The Great Recession: Implications of Minority and Immigrant Communities

While the Great Recession has significantly impacted the economic prospects for many Americans, the outcomes have been disproportionately felt by communities of color and immigrants across the country.  The investigators theorize that the intersection of the economic recession and simultaneous growth of populations of color may be expected to: 1) produce observable changes in racial attitudes among the electorate; 2) influence state level policy outcomes in important ways; 3) shape the political incorporation of people of color and immigrants; and 4) impact the political socialization of minority and mixed-status youth in these communities.  Using existing data the investigators will conduct an analysis of aggregate-level data across the U.S. over time to comprehensively identify and analyze trends.


Additionally, the investigators will examine trends in political participation, policy opinions and attitudes toward people of other races through public opinion surveys.  Finally, the investigators will explore the impact that the recent diversification of the US population has had on policy opinions and attitudes toward racial and ethnic minorities and immigrants.  The proposed research responds to two of the five Russell Sage Foundation priorities not addressed by projects already funded, including: 1) effects on communities particularly hard hit by foreclosures and/or unemployment; and 2) changes in attitudes and social norms brought on by the economic slump.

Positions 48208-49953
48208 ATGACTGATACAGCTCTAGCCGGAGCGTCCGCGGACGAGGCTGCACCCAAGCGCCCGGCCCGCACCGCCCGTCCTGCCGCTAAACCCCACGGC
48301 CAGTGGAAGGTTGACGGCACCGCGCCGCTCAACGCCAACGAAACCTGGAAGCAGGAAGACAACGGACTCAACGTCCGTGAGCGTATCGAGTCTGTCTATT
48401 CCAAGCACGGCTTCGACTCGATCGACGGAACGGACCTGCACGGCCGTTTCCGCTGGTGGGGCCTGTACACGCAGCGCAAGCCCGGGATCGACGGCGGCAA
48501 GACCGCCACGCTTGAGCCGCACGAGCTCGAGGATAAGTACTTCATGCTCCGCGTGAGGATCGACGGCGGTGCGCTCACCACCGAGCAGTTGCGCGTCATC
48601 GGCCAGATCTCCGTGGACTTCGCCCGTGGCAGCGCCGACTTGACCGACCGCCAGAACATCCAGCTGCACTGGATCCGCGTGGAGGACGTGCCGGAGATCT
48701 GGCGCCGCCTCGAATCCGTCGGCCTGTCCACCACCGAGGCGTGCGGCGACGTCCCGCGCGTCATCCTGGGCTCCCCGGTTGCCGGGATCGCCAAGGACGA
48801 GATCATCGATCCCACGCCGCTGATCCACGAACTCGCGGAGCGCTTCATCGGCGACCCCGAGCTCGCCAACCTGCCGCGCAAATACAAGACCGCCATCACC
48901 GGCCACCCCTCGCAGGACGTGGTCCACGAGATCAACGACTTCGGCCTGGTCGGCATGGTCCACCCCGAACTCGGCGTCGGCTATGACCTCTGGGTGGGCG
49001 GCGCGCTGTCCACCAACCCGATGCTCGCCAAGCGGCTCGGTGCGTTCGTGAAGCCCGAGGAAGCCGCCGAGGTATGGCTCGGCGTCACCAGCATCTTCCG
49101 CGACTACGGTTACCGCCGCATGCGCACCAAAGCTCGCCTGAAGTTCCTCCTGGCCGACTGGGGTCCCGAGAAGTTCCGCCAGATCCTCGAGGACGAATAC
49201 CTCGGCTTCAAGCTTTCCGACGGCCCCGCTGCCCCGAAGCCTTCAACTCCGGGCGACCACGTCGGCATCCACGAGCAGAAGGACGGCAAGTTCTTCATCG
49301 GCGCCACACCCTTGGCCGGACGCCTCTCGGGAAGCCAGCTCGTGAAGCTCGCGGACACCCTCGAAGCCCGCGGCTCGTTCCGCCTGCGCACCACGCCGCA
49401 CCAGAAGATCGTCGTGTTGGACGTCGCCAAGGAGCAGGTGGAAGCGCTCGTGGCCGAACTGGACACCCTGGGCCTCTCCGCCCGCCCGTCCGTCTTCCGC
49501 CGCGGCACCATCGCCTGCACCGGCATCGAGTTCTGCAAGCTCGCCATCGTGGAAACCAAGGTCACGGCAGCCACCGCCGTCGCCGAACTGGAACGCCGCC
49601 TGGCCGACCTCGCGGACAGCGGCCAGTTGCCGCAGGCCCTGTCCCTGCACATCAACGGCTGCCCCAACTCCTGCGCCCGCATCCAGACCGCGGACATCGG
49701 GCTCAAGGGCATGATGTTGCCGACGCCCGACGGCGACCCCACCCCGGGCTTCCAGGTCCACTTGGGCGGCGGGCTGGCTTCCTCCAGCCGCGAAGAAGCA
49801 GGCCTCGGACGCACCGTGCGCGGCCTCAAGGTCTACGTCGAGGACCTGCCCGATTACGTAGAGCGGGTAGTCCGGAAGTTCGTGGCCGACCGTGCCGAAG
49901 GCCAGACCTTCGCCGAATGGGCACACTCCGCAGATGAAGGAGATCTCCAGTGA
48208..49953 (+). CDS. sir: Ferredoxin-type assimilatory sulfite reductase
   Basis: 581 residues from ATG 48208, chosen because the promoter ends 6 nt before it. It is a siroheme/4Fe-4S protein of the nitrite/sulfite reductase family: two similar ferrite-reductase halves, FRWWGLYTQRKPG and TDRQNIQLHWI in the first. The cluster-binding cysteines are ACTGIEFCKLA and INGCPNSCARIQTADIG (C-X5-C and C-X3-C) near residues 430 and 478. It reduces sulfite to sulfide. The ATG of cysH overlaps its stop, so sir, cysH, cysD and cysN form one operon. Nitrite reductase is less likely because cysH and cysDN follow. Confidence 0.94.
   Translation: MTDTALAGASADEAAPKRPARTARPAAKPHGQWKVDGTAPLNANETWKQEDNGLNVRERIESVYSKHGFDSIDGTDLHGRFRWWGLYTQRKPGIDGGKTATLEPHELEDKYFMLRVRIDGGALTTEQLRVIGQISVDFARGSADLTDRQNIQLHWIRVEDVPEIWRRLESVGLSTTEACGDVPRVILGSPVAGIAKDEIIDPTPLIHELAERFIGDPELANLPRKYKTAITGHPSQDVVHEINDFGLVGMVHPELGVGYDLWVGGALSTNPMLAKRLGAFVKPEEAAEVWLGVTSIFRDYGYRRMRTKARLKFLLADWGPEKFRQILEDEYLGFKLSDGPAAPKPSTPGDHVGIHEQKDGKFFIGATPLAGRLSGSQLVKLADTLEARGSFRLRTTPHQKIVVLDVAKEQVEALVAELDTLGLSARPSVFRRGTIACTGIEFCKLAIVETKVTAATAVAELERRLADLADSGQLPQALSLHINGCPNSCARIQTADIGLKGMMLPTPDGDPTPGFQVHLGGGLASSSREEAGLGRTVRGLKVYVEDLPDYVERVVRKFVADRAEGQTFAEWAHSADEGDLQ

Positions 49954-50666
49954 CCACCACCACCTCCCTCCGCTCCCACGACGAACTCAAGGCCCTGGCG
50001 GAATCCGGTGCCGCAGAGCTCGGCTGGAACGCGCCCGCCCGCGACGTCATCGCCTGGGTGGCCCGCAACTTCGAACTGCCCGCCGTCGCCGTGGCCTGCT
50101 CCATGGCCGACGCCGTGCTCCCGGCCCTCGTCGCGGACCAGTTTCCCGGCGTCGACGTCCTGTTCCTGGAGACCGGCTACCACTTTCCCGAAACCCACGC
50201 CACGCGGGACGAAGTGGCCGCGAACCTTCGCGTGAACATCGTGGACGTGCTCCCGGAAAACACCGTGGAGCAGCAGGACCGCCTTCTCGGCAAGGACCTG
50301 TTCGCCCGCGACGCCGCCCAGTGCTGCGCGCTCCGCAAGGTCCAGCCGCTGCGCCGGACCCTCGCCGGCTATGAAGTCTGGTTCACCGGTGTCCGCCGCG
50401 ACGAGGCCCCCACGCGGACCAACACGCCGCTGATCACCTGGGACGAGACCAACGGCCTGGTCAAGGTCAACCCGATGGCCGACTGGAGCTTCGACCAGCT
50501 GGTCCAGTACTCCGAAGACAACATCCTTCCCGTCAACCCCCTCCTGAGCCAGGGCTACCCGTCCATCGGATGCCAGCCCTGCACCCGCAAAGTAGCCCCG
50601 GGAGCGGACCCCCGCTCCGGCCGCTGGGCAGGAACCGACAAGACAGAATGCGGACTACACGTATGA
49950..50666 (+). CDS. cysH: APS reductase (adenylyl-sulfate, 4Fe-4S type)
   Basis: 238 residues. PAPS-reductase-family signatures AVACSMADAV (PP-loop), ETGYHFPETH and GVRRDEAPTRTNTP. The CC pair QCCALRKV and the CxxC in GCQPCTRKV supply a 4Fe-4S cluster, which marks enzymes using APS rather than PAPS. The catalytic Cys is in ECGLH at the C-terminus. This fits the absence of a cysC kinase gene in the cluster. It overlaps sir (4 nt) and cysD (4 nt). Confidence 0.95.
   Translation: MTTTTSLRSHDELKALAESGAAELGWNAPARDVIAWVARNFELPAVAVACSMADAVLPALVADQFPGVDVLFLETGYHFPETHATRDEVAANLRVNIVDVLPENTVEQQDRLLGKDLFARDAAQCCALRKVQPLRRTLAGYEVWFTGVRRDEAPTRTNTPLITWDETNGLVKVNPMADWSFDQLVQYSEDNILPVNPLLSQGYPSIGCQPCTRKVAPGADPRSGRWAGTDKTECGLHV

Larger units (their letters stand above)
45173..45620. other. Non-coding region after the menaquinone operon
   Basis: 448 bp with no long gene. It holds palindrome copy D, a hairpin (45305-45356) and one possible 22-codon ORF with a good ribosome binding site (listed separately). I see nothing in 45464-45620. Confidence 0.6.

Project Investigators:  Gabriel Sanchez, PhD; Jillian Medeiros, PhD; and Kimberley Huyser, PhD.
Project Dates: 3/1/2012 - 2/28/2014.